ESA Science & Technology - Publication Archive
--- Remainder of abstract truncated due to character limitations ---
Selecting a landing site
Landing on a comet
Comets – an introduction
Missions to comets
Appendix A: Provisional programme for press event at ESOC
Appendix B: Selected images and videos
Appendix C: Distances, dates, times for mission
Appendix D: Timeline for separation
Erratapg 48: a minus sign is missing from the temperature quoted. The text should read: "The average surface temperature, reported by the VIRTIS team, is -70 °C (205 K)"
Press kit updated in October for Go for landing on the primary landing site.
Quick reference mission facts
Highlights from the Rosetta mission thus far
Selecting Site J, a landing site for Philae
Landing on a Comet
Comets – an introduction
Rosetta's comet – at a glance
Missions to comets - Rosetta in context
Appendix A: Distances, dates, times for mission milestones
Exoplanets that orbit close to their host stars are much more highly irradiated than their Solar System counterparts. Understanding the thermal structures and appearances of these planets requires investigating how their atmospheres respond to such extreme stellar forcing. We present spectroscopic thermal emission measurements as a function of orbital phase ("phase-curve observations") for the highly-irradiated exoplanet WASP-43b spanning three full planet rotations using the Hubble Space Telescope. With these data, we construct a map of the planet's atmospheric thermal structure, from which we find large day-night temperature variations at all measured altitudes and a monotonically decreasing temperature with pressure at all longitudes. We also derive a Bond albedo of 0.18+0.07-0.12and an altitude dependence in the hot-spot offset relative to the substellar point.
This report, the so-called Red Book, provides a scientific, technical and management summary of the JUICE definition study that was performed from February 2012 to October 2014.
The JUICE (JUpiter ICy moons Explorer) mission has been selected by ESA in May 2012 to be the first large mission within the Cosmic Vision Program 2015-2025.
Ultra-compact dwarf galaxies are among the densest stellar systems in the Universe. These systems have masses of up to 2 × 108 solar masses, but half-light radii of just 3-50 parsecs. Dynamical mass estimates show that many such dwarfs are more massive than expected from their luminosity. It remains unclear whether these high dynamical mass estimates arise because of the presence of supermassive black holes or result from a non-standard stellar initial mass function that causes the average stellar mass to be higher than expected. Here we report adaptive optics kinematic data of the ultra-compact dwarf galaxy M60-UCD1 that show a central velocity dispersion peak exceeding 100 kilometres per second and modest rotation. Dynamical modelling of these data reveals the presence of a supermassive black hole with a mass of 2.1 × 107 solar masses. This is 15 per cent of the object's total mass. The high black hole mass and mass fraction suggest that M60-UCD1 is the stripped nucleus of a galaxy. Our analysis also shows that M60-UCD1's stellar mass is consistent with its luminosity, implying a large population of previously unrecognized supermassive black holes in other ultra-compact dwarf galaxies.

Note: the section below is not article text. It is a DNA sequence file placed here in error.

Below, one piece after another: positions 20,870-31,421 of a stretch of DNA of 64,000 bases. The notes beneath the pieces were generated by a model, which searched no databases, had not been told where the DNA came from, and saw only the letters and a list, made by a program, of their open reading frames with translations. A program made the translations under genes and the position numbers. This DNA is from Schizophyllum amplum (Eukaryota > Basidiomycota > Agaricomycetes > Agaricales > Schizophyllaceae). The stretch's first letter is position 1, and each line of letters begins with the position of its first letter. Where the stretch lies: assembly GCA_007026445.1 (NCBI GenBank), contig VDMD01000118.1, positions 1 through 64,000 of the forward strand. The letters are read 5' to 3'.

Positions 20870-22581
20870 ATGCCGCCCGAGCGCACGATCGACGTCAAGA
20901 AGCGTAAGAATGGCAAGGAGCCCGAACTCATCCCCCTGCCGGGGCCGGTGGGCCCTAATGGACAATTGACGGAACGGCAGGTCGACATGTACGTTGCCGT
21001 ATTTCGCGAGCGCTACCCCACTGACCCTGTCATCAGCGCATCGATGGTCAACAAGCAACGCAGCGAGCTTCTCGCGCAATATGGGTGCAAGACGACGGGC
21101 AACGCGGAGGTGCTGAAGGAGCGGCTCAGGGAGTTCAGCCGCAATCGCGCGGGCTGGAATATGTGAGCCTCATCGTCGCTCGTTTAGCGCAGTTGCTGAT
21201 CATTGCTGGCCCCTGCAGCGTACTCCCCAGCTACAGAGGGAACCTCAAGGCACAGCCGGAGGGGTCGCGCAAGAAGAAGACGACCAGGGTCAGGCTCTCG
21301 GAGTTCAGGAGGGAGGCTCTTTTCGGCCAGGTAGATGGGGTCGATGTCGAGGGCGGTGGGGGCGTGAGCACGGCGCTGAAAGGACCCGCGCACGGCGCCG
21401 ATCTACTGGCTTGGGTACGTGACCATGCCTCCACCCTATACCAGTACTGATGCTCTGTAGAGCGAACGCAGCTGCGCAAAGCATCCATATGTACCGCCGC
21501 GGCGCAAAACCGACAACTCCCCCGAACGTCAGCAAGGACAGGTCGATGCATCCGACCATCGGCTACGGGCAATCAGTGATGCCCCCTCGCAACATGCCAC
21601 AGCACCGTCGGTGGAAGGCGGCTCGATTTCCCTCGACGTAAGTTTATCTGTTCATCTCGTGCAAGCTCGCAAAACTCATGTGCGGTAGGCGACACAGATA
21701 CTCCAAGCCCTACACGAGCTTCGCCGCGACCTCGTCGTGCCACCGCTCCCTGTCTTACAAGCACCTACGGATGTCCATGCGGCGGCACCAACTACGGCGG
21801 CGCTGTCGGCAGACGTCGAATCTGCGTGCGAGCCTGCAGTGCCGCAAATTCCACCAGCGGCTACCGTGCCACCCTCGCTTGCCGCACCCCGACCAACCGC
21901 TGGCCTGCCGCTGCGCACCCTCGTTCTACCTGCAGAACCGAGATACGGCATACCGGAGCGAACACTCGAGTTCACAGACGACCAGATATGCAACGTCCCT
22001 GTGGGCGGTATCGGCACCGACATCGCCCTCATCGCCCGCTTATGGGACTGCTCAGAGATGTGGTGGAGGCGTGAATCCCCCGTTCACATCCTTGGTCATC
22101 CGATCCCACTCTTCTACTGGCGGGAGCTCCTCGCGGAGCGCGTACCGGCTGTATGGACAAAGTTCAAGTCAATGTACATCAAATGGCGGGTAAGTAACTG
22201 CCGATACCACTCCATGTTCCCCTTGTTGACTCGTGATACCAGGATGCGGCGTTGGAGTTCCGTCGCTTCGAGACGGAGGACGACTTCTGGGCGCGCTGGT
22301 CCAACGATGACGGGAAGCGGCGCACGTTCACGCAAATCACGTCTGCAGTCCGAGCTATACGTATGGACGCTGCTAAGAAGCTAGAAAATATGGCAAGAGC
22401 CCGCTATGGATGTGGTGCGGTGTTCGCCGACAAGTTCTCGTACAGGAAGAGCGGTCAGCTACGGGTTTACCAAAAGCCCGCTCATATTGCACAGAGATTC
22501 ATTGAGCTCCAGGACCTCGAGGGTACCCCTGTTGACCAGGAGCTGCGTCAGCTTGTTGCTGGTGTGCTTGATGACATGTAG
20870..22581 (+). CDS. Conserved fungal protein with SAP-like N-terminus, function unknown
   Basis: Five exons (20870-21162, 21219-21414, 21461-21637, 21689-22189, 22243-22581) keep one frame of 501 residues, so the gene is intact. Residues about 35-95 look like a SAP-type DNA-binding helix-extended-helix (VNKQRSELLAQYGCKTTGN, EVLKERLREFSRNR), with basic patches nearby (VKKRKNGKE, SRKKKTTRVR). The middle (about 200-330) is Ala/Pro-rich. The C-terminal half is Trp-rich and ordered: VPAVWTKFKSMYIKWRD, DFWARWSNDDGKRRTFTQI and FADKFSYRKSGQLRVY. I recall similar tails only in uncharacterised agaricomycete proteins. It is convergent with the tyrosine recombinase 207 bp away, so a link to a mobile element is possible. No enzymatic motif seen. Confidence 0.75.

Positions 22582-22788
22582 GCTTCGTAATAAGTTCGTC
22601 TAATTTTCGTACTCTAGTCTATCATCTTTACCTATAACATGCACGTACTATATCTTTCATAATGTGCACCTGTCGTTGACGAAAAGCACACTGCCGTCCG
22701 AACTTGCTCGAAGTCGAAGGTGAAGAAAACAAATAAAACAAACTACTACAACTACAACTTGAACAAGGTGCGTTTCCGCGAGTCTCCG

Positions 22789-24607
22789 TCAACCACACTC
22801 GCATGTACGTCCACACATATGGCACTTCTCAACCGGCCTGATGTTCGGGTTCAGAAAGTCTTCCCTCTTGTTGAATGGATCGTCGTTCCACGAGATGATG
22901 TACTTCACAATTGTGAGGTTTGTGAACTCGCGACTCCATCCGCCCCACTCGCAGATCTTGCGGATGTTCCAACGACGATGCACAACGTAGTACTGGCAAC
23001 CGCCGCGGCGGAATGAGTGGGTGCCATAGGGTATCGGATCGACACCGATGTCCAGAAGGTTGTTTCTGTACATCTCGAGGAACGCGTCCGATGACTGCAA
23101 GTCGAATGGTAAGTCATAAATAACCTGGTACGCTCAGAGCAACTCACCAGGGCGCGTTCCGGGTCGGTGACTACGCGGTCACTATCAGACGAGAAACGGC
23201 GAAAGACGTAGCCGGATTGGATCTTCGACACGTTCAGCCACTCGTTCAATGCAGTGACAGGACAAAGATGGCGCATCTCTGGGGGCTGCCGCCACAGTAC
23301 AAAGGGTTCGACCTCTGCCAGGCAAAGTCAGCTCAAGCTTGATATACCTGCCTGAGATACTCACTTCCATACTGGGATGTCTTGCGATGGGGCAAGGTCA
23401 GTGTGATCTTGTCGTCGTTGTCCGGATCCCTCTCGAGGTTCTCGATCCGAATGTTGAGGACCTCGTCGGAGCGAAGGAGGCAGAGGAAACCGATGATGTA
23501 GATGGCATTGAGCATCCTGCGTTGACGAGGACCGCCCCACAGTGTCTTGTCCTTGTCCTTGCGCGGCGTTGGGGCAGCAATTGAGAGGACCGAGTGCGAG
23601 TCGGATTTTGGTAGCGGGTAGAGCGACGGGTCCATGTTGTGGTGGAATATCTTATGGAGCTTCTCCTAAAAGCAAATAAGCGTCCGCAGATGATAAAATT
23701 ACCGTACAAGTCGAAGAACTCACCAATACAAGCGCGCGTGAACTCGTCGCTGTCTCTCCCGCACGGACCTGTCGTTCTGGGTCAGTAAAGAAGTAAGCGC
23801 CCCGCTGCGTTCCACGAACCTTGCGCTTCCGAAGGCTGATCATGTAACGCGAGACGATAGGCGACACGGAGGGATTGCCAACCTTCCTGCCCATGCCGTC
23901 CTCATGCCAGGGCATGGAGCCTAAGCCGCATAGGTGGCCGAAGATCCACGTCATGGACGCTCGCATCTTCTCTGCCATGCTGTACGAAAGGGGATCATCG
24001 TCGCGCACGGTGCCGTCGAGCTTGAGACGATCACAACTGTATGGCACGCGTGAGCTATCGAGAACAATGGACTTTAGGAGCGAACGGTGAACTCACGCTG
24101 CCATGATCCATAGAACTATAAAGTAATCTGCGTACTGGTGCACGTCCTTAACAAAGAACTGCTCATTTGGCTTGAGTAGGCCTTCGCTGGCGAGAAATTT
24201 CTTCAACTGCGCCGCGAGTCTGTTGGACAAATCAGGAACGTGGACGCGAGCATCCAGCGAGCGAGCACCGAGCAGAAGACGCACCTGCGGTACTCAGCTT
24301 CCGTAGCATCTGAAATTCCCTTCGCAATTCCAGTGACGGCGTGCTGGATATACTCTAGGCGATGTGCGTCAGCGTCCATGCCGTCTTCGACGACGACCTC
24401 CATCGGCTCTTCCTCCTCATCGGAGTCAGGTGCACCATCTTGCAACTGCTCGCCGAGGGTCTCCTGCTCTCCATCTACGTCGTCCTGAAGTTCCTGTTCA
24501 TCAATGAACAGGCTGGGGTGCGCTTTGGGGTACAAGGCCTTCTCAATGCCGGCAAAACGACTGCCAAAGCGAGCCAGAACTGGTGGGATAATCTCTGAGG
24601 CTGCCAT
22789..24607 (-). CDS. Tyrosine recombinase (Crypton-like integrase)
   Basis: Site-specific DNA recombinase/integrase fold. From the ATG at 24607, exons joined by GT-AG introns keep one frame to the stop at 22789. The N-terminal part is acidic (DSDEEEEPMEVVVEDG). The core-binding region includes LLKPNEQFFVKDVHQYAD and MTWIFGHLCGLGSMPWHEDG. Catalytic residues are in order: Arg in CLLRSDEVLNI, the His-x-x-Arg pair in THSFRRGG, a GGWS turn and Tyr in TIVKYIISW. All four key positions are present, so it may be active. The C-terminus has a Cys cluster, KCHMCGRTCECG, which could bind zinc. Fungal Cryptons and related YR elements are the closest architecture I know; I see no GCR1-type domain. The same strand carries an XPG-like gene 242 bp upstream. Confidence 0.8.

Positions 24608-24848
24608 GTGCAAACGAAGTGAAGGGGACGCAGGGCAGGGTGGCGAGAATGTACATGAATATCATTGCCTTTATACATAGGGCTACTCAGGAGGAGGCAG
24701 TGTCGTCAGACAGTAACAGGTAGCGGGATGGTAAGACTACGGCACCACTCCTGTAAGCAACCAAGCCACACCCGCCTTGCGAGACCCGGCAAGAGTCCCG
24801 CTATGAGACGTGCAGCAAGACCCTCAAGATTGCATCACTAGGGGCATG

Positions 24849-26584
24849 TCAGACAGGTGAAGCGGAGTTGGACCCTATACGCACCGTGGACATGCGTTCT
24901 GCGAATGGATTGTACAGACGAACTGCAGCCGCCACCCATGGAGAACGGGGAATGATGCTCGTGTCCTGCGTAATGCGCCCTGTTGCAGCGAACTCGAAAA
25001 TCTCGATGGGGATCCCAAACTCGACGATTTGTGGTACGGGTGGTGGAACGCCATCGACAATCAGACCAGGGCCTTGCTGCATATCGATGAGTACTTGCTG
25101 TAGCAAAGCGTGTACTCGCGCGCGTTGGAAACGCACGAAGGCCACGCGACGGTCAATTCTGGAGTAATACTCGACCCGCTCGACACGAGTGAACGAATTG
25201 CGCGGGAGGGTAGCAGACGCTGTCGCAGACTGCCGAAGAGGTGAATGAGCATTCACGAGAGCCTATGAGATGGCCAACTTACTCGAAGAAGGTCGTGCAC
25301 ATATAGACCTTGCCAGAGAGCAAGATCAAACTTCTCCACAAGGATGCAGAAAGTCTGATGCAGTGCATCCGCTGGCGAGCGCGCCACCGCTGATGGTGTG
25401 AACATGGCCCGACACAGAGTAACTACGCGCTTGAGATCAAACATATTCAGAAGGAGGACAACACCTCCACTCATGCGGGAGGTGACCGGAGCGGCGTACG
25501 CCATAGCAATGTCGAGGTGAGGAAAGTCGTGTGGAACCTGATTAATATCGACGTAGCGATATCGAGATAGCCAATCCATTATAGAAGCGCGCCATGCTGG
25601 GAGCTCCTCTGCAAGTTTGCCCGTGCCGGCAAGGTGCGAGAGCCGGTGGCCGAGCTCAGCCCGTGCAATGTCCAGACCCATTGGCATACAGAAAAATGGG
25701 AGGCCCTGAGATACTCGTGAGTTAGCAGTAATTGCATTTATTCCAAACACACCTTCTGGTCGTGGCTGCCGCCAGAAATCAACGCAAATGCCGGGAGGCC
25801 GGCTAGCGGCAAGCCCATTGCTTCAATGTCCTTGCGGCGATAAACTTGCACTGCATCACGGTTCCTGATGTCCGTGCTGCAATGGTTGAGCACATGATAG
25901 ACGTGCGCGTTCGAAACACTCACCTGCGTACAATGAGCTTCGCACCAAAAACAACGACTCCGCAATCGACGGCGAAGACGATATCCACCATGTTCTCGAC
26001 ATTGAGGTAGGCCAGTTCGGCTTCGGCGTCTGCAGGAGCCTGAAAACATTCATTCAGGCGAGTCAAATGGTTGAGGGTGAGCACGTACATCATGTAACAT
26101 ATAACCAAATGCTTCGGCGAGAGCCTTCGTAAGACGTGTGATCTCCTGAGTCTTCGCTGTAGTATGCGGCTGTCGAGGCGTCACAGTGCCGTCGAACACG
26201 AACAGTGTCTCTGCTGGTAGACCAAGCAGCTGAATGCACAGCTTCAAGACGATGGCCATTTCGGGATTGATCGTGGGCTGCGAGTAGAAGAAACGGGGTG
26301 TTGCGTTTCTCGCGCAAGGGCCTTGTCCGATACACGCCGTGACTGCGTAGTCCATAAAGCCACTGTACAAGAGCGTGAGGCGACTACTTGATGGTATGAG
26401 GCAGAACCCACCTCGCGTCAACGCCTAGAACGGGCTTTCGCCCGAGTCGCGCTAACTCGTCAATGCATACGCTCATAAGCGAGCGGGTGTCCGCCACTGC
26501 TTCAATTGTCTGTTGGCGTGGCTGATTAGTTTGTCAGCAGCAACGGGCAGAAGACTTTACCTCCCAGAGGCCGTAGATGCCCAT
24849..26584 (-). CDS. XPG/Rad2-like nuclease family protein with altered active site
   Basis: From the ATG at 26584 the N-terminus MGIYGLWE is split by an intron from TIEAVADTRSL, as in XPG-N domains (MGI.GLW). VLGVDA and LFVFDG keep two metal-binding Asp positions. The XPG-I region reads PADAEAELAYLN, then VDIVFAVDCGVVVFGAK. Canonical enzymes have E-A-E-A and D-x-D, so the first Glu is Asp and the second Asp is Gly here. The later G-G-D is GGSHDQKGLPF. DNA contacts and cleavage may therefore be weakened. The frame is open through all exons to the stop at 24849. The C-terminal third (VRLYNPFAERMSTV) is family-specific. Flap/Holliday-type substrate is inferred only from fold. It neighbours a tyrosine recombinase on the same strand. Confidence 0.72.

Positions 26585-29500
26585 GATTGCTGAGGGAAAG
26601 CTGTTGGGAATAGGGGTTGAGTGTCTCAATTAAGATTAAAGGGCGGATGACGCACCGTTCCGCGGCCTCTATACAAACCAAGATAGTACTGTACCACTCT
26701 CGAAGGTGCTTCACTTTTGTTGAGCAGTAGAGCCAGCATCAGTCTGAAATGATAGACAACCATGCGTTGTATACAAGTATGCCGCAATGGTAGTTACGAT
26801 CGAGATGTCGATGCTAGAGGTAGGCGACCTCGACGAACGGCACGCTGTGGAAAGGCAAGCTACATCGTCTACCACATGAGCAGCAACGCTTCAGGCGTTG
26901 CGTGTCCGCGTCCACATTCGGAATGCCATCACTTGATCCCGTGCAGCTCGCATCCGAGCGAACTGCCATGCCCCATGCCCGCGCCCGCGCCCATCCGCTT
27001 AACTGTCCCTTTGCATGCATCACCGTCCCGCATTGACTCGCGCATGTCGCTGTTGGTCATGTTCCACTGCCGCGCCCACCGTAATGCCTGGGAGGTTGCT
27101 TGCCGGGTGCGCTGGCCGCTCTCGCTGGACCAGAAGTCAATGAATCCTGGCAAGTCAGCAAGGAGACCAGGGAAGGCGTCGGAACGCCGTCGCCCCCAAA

Aims. Approach observations with the Optical, Spectroscopic, and Infrared Remote Imaging System (OSIRIS) experiment onboard Rosetta are used to determine the rotation period, the direction of the spin axis, and the state of rotation of comet 67P's nucleus.
Methods. Photometric time series of 67P have been acquired by OSIRIS since the post wake-up commissioning of the payload in March 2014. Fourier analysis and convex shape inversion methods have been applied to the Rosetta data as well to the available ground-based observations.
Results. Evidence is found that the rotation rate of 67P has significantly changed near the time of its 2009 perihelion passage, probably due to sublimation-induced torque. We find that the sidereal rotation periods P1 = 12.76129 ± 0.00005 h and P2 = 12.4043 ± 0.0007 h for the apparitions before and after the 2009 perihelion, respectively, provide the best fit to the observations. No signs of multiple periodicity are found in the light curves down to the noise level, which implies that the comet is presently in a simple rotation state around its axis of largest moment of inertia. We derive a prograde rotation model with spin vector J2000 ecliptic coordinates λ = 65° ± 15°, β = + 59° ± 15°, corresponding to equatorial coordinates RA = 22°, Dec = + 76°. However, we find that the mirror solution, also prograde, at λ = 275° ± 15°, β = + 50° ± 15° (or RA = 274°, Dec = + 27°), is also possible at the same confidence level, due to the intrinsic ambiguity of the photometric problem for observations performed close to the ecliptic plane.
Final edit of article will appear later.
On September 26th, 2005, Cassini conducted its only close targeted flyby of Saturn's small, irregularly shaped moon Hyperion. Approximately 6 minutes before the closest approach, the Electron spectrometer (ELS), part of the Cassini Plasma Spectrometer (CAPS) detected a field-aligned electron population originating from the direction of the moon's surface. Plasma wave activity detected by the Radio and Plasma Wave (RPWS) instrument suggests electron beam activity. A dropout in energetic electrons was observed by both CAPS-ELS and the Magnetospheric Imaging Instrument Low Energy Magnetospheric Measurement System (MIMI-LEMMS), indicating that the moon and the spacecraft were magnetically connected when the field-aligned electron population was observed. We show that this constitutes a remote detection of a strongly negative (~ -200 V) surface potential on Hyperion, consistent with the predicted surface potential in regions near the solar terminator.
[Remainder of abstract truncated due to character limitations]